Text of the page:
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Breakfast Consumption in the UK: Patterns, Nutrient Intake and Diet Quality. A Study from the International Breakfast Research Initiative Group.
Nutrients. 2018 Jul 30; 10(8)N

Abstract

Breakfast consumption is associated with higher overall dietary adequacy; however, there is a lack of quantitative guidelines for optimal nutrient intakes at breakfast in the UK. This study aimed to investigate nutrient and food group intakes at breakfast and examine their relationship to overall Diet Quality (DQ). Data from the most recent National Diet and Nutrition Survey (NDNS, 2008⁻2014) were accessed to provide a representative sample (n = 8174) of the UK population, aged 5⁻96 years, mean age of 33 years. Food intake was measured by a 4-day estimated food diary and DQ was assessed by the Nutrient Rich Food Index 9.3 method. Energy- and socio-economic-adjusted nutrient and food group intakes were compared across age groups and DQ tertiles by ANCOVA. Breakfast contributed 20⁻22% to total energy intake. Breakfast intakes of carbohydrate and non-milk extrinsic sugars (NMES) were higher, and intakes of protein, total fat and saturated fatty acid (SFA) were lower, than relative daily intakes. Breakfast was particularly rich in B vitamins, vitamin D, calcium, iron, iodine and magnesium. From the lowest to the highest DQ tertile decreasing intakes of NMES, SFA and total fat and increasing intakes of carbohydrate, protein, fibre and most micronutrients were found. These findings could help to inform the development of nutrient-based recommendations for a balanced breakfast for the first time in the UK.

Authors+Show Affiliations

Nutrition Innovation Centre for Food and Health (NICHE), Ulster University, Cromore Road, Coleraine BT52 1SA, Northern Ireland, UK. s.gaal@ulster.ac.uk.Nutrition Innovation Centre for Food and Health (NICHE), Ulster University, Cromore Road, Coleraine BT52 1SA, Northern Ireland, UK. ma.kerr@ulster.ac.uk.Nutrition Innovation Centre for Food and Health (NICHE), Ulster University, Cromore Road, Coleraine BT52 1SA, Northern Ireland, UK. mw.ward@ulster.ac.uk.Nutrition Innovation Centre for Food and Health (NICHE), Ulster University, Cromore Road, Coleraine BT52 1SA, Northern Ireland, UK. h.mcnulty@ulster.ac.uk.Nutrition Innovation Centre for Food and Health (NICHE), Ulster University, Cromore Road, Coleraine BT52 1SA, Northern Ireland, UK. mbe.livingstone@ulster.ac.uk.

Pub Type(s)

Journal Article

Language

eng

PubMed ID

30061542

Citation

Gaal, Szilvia, et al. "Breakfast Consumption in the UK: Patterns, Nutrient Intake and Diet Quality. a Study From the International Breakfast Research Initiative Group." Nutrients, vol. 10, no. 8, 2018.
Gaal S, Kerr MA, Ward M, et al. Breakfast Consumption in the UK: Patterns, Nutrient Intake and Diet Quality. A Study from the International Breakfast Research Initiative Group. Nutrients. 2018;10(8).
Gaal, S., Kerr, M. A., Ward, M., McNulty, H., & Livingstone, M. B. E. (2018). Breakfast Consumption in the UK: Patterns, Nutrient Intake and Diet Quality. A Study from the International Breakfast Research Initiative Group. Nutrients, 10(8). https://doi.org/10.3390/nu10080999
Gaal S, et al. Breakfast Consumption in the UK: Patterns, Nutrient Intake and Diet Quality. a Study From the International Breakfast Research Initiative Group. Nutrients. 2018 Jul 30;10(8) PubMed PMID: 30061542.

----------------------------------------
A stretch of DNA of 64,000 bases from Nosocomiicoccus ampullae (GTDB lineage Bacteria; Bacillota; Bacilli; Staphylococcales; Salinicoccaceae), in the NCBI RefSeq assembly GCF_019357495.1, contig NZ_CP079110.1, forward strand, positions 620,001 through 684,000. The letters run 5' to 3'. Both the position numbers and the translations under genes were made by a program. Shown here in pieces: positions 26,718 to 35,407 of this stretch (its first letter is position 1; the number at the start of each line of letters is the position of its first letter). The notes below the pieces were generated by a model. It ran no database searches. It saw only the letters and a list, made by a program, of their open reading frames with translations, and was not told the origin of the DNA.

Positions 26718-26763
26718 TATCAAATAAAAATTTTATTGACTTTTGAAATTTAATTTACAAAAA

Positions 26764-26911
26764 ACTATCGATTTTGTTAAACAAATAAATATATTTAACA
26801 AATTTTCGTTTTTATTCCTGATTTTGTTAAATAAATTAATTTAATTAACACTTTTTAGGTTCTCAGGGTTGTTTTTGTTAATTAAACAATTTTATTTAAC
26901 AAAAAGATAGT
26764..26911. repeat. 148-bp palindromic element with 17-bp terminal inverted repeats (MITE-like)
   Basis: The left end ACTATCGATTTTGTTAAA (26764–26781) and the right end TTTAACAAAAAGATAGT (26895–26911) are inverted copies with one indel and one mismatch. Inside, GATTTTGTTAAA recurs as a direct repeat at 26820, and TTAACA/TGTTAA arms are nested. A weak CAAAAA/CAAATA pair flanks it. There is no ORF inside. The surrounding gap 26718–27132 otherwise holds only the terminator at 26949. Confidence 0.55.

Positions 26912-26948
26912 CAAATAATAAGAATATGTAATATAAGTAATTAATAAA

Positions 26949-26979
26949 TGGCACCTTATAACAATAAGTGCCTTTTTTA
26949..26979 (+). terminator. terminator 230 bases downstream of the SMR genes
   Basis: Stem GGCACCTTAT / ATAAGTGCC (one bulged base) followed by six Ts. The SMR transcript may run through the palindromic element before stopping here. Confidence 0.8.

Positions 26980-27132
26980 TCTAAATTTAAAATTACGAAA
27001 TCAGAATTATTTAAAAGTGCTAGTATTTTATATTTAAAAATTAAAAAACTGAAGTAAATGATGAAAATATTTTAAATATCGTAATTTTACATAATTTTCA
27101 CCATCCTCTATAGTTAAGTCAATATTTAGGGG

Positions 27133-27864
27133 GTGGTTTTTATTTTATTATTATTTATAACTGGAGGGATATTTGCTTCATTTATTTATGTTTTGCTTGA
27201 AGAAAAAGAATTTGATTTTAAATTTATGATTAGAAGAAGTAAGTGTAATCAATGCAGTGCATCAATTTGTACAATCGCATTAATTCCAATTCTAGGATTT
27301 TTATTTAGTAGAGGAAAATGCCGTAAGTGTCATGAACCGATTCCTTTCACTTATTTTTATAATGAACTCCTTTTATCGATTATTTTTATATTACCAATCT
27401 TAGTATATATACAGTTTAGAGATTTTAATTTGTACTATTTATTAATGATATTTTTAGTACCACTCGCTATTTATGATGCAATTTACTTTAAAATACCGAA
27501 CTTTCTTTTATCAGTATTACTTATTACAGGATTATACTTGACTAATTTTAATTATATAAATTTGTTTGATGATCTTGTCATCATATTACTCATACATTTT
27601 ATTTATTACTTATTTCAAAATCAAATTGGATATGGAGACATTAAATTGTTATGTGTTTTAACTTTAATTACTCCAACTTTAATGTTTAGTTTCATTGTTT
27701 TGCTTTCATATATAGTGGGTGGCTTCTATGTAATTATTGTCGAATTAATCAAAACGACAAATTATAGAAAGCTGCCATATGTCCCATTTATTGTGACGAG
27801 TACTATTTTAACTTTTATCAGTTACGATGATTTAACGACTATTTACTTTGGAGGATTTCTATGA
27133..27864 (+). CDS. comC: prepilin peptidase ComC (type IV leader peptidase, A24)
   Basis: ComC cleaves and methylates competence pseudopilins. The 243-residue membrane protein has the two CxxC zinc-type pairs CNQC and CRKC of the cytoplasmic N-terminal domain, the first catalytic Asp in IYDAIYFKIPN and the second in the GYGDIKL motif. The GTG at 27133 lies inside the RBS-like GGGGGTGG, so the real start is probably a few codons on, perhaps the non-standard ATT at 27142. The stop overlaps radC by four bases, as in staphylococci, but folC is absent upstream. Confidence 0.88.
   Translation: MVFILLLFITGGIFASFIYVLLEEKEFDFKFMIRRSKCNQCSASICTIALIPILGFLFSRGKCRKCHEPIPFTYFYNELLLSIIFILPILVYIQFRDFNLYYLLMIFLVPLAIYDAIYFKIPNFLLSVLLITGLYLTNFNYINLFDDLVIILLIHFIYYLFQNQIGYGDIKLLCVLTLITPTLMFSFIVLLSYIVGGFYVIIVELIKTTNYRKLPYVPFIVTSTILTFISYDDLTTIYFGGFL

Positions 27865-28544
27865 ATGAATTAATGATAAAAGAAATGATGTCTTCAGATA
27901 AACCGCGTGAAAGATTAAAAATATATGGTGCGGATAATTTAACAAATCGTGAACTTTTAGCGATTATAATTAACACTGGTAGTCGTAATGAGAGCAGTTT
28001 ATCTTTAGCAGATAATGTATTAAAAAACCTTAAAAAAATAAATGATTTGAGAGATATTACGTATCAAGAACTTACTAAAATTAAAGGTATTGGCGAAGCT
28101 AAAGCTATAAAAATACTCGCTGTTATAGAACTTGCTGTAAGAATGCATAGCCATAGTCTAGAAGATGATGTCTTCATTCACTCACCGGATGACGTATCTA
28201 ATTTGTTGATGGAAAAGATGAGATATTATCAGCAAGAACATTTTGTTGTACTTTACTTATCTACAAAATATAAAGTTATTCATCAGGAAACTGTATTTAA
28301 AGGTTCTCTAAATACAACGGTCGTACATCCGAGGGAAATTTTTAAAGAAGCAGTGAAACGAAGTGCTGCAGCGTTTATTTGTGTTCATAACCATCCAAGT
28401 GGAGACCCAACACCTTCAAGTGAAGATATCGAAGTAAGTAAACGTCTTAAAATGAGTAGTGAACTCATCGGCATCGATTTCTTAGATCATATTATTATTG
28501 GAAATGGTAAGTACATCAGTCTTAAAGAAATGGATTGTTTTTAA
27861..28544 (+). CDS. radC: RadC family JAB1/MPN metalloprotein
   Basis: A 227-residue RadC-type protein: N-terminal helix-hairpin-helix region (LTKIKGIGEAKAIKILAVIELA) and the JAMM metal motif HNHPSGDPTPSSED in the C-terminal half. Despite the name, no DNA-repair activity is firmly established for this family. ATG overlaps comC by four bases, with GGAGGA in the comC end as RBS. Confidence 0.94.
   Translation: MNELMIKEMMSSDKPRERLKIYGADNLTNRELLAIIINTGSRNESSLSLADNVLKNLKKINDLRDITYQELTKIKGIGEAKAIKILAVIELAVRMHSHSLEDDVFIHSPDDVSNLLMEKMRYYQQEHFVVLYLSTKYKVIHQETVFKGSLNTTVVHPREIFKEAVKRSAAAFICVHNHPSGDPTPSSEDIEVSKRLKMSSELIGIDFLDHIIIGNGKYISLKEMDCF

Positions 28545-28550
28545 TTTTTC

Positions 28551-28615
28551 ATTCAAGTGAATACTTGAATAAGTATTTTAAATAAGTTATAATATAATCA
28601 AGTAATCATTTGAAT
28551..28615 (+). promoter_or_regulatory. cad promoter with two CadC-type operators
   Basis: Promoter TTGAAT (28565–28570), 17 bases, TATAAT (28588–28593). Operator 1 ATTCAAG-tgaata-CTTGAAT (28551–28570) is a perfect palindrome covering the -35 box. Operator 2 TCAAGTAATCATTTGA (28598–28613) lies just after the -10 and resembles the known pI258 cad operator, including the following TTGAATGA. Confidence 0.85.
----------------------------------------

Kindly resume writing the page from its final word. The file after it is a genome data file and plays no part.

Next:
* Article titles in AMA citation format should be in sentence-case
TY - JOUR T1 - Breakfast Consumption in the UK: Patterns, Nutrient Intake and Diet Quality. A Study from the International Breakfast Research Initiative Group. AU - Gaal,Szilvia, AU - Kerr,Maeve A, AU - Ward,Mary, AU - McNulty,Helene, AU - Livingstone,M Barbara E, Y1 - 2018/07/30/ PY - 2018/07/09/received PY - 2018/07/26/revised PY - 2018/07/28/accepted PY - 2018/8/1/entrez PY - 2018/8/1/pubmed PY - 2018/11/14/medline KW - NDNS KW - Nutrient Rich Food Index 9.3 KW - breakfast consumption KW - diet quality KW - food groups KW - nutrient intake JF - Nutrients JO - Nutrients VL - 10 IS - 8 N2 - Breakfast consumption is associated with higher overall dietary adequacy; however, there is a lack of quantitative guidelines for optimal nutrient intakes at breakfast in the UK. This study aimed to investigate nutrient and food group intakes at breakfast and examine their relationship to overall Diet Quality (DQ). Data from the most recent National Diet and Nutrition Survey (NDNS, 2008⁻2014) were accessed to provide a representative sample (n = 8174) of the UK population, aged 5⁻96 years, mean age of 33 years. Food intake was measured by a 4-day estimated food diary and DQ was assessed by the Nutrient Rich Food Index 9.3 method. Energy- and socio-economic-adjusted nutrient and food group intakes were compared across age groups and DQ tertiles by ANCOVA. Breakfast contributed 20⁻22% to total energy intake. Breakfast intakes of carbohydrate and non-milk extrinsic sugars (NMES) were higher, and intakes of protein, total fat and saturated fatty acid (SFA) were lower, than relative daily intakes. Breakfast was particularly rich in B vitamins, vitamin D, calcium, iron, iodine and magnesium. From the lowest to the highest DQ tertile decreasing intakes of NMES, SFA and total fat and increasing intakes of carbohydrate, protein, fibre and most micronutrients were found. These findings could help to inform the development of nutrient-based recommendations for a balanced breakfast for the first time in the UK. SN - 2072-6643 UR - https://www.unboundmedicine.com/medline/citation/30061542/Breakfast_Consumption_in_the_UK:_Patterns_Nutrient_Intake_and_Diet_Quality__A_Study_from_the_International_Breakfast_Research_Initiative_Group_ L2 - https://www.mdpi.com/resolver?pii=nu10080999 DB - PRIME DP - Unbound Medicine ER -